An intergovernmental dispute has kept more than 100 high school students from a Quebec Indigenous community out of the classroom at their New Brunswick high school for over a month. The chief of their First Nation says for some of the students, the experience has been a lesson in discrimination. “For some of them, it’s
An intergovernmental dispute has kept more than 100 high school students from a Quebec Indigenous community out of the classroom at their New Brunswick high school for over a month.
The chief of their First Nation says for some of the students, the experience has been a lesson in discrimination.
“For some of them, it’s the first time realizing that they’re treated differently, and as much as you’d hope that’s not part of the decision-making or perspective, it’s hard for them not to internalize that,” Listuguj Chief Darcy Gray said in an interview this week.
He added that the students’ academic performance, and their feeling of belonging, “has really taken a hit.”
For five weeks, students from Listuguj have been learning online after the community was informed Sugarloaf Senior High School in Campbellton, N.B. — about a 10-minute drive away — was closed to them over fears of COVID-19 spread.
Gray said there’s no timetable for their return to class, and students have been watching classes online while being assisted in person by Sugarloaf staff members, some of whom live in Listuguj.
Gray said the situation has been hard on the students, but the community tries to incorporate some normalcy and routine to their days.
New Brunswick Education Minister Dominic Cardy said the dispute stems from the Quebec’s refusal to establish a checkpoint that would allow Listuguj and the neighbouring town of Pointe-a-la-Croix, Que., to be included in the Atlantic bubble.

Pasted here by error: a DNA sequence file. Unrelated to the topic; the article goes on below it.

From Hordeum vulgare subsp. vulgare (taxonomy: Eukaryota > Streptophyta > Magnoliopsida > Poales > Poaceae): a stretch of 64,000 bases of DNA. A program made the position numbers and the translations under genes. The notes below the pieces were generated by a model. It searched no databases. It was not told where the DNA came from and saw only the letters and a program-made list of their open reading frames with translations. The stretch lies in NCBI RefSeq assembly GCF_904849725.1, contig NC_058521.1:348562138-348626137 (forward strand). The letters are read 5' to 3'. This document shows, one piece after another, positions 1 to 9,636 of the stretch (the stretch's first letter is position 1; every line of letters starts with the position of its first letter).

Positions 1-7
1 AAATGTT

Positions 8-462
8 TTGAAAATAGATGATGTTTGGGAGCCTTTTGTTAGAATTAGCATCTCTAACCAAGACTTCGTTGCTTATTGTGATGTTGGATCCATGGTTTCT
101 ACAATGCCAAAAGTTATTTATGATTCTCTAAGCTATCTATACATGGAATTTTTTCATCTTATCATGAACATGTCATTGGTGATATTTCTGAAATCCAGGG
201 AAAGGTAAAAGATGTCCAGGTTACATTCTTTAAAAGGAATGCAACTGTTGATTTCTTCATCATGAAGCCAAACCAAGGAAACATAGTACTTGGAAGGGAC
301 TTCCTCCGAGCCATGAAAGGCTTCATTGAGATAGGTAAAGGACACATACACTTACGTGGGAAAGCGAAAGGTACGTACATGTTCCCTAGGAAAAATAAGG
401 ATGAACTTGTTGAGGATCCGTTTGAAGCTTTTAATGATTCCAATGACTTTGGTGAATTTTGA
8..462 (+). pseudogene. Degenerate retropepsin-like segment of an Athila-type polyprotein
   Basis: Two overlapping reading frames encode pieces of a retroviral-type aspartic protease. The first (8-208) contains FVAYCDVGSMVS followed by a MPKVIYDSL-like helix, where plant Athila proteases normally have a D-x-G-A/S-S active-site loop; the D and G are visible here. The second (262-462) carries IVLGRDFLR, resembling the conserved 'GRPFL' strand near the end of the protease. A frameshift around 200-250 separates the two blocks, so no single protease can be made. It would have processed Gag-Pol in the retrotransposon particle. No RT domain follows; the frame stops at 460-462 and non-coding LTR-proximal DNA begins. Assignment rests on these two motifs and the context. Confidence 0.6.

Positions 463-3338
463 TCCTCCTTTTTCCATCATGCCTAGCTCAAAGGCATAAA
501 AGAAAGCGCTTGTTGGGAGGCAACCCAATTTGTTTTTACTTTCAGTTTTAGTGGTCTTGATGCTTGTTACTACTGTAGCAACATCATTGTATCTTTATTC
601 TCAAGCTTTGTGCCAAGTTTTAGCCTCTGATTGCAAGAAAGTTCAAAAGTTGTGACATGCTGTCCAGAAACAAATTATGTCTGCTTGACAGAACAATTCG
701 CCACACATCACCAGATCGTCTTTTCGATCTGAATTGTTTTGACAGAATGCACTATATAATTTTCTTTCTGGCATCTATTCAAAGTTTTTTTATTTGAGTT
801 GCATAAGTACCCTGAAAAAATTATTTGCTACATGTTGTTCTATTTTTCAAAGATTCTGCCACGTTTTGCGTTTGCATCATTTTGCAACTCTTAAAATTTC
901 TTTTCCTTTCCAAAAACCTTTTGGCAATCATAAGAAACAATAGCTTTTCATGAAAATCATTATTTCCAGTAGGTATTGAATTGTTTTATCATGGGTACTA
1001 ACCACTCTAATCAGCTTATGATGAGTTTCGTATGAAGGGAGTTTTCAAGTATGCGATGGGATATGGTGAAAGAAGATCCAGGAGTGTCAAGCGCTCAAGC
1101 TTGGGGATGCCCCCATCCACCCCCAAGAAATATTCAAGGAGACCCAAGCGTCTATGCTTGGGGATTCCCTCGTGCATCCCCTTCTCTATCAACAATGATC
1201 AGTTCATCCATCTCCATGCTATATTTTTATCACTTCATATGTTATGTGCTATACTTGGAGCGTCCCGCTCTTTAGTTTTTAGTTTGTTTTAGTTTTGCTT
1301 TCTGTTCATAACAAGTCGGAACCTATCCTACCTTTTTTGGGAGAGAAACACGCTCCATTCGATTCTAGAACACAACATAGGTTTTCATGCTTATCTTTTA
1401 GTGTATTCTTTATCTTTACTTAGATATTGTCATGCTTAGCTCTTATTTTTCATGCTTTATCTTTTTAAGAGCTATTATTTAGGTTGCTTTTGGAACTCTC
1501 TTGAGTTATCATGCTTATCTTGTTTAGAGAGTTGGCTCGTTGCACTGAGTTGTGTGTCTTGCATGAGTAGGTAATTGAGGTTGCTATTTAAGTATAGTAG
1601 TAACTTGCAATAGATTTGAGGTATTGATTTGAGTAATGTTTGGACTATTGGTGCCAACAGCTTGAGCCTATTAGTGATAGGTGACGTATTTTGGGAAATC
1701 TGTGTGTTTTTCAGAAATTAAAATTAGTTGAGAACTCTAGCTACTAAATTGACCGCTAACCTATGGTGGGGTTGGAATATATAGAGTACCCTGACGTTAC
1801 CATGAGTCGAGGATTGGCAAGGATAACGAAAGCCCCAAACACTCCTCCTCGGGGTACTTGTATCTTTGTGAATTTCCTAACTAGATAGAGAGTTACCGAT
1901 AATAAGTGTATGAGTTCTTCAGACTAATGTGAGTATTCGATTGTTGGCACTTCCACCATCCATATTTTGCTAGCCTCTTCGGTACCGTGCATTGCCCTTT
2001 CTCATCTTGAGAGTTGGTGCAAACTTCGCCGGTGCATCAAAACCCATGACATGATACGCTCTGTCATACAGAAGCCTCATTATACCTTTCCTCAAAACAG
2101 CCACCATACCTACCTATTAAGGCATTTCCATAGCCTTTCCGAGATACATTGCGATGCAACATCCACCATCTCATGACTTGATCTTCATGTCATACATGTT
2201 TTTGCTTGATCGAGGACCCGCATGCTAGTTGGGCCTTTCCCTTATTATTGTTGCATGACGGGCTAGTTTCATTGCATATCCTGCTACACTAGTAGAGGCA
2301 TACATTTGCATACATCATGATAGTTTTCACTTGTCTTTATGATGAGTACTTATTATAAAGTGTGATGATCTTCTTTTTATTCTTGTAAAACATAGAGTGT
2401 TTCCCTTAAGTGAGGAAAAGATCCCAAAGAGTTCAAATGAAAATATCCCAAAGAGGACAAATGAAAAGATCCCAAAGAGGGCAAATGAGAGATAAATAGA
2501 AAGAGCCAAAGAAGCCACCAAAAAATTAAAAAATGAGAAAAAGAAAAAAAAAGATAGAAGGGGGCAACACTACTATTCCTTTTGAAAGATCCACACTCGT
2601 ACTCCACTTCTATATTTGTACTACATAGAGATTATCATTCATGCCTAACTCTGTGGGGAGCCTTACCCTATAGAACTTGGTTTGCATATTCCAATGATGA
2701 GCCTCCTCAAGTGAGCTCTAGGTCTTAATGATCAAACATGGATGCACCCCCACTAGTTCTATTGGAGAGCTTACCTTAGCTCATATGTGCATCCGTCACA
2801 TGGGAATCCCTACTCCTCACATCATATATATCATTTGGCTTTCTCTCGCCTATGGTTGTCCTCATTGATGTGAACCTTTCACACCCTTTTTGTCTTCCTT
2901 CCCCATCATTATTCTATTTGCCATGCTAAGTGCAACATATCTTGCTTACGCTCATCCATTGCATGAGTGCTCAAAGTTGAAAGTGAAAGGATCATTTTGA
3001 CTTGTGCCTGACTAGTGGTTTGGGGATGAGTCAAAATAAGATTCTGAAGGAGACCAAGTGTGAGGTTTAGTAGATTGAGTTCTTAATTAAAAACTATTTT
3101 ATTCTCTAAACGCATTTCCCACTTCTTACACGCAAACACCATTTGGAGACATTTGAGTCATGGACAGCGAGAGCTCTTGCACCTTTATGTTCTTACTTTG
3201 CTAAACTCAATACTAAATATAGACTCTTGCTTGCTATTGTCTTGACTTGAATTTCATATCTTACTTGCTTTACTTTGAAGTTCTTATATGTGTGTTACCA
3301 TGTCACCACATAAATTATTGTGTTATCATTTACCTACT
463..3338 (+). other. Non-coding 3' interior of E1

Cardy said the province needs assurance that COVID-19 is not being carried into Listuguj and Pointe-a-la-Croix from other parts of Quebec. He cited concerns of asymptomatic spread.
“With every single person you allow into an area without the checks on COVID infection, every person you allow in increases the risk,” he said in an interview.
Cardy added that the wording of New Brunswick’s emergency health order would allow the Listuguj students to come back. “We’re ready to do it again starting tomorrow morning if the (Quebec) government is willing to put in the single security checkpoint that was already there,” Cardy said.
“All they have to do is go back to doing what they were doing before and this problem disappears.”
A checkpoint had been in place, but it was removed in early October after nearby Quebec communities complained that they had lost access to Pointe-a-la-Croix.
Mathieu Lapointe, a spokesman for the regional municipality of Avignon, says it wasn’t acceptable that people residing in neighbouring towns could no longer obtain services in Pointe-a-la-Croix as a condition of that town being included in the Atlantic bubble.
“I think when they agreed to the checkpoint, they didn’t realize people could no longer go to Pointe-a-la-Croix, or vice versa,” Lapointe said.
“As for why they closed off to the students in Listuguj, I find the reasoning hard to follow.”
Lapointe noted that 120 people residing in Pointe-a-la-Croix work at the hospital in Campbellton, and they are allowed across the border. Residents from the Quebec side of the border are permitted to cross into New Brunswick for essential reasons twice a week, subject to approval, and essential workers are also allowed to cross.
The Quebec government says it continues to discuss the issue with New Brunswick. “Despite our best efforts, New Brunswick continues to close its borders to students from Listuguj,” said a statement from Premier Francois Legault’s office.
Gray said the COVID-19 situation in his community has not worsened since the beginning of the school year, and it has seen just two cases.
He praised the resiliency of students, but expressed fear about the message given them by the fact they are the only students unable to attend class.
“I know the kids can bounce back, but they are also learning some things from this experience. They’re learning about discrimination, they’re learning about . . . systemic racism. Those are a little harder to undo and bounce back from,” Gray said.
“That lingers and sticks for a while.”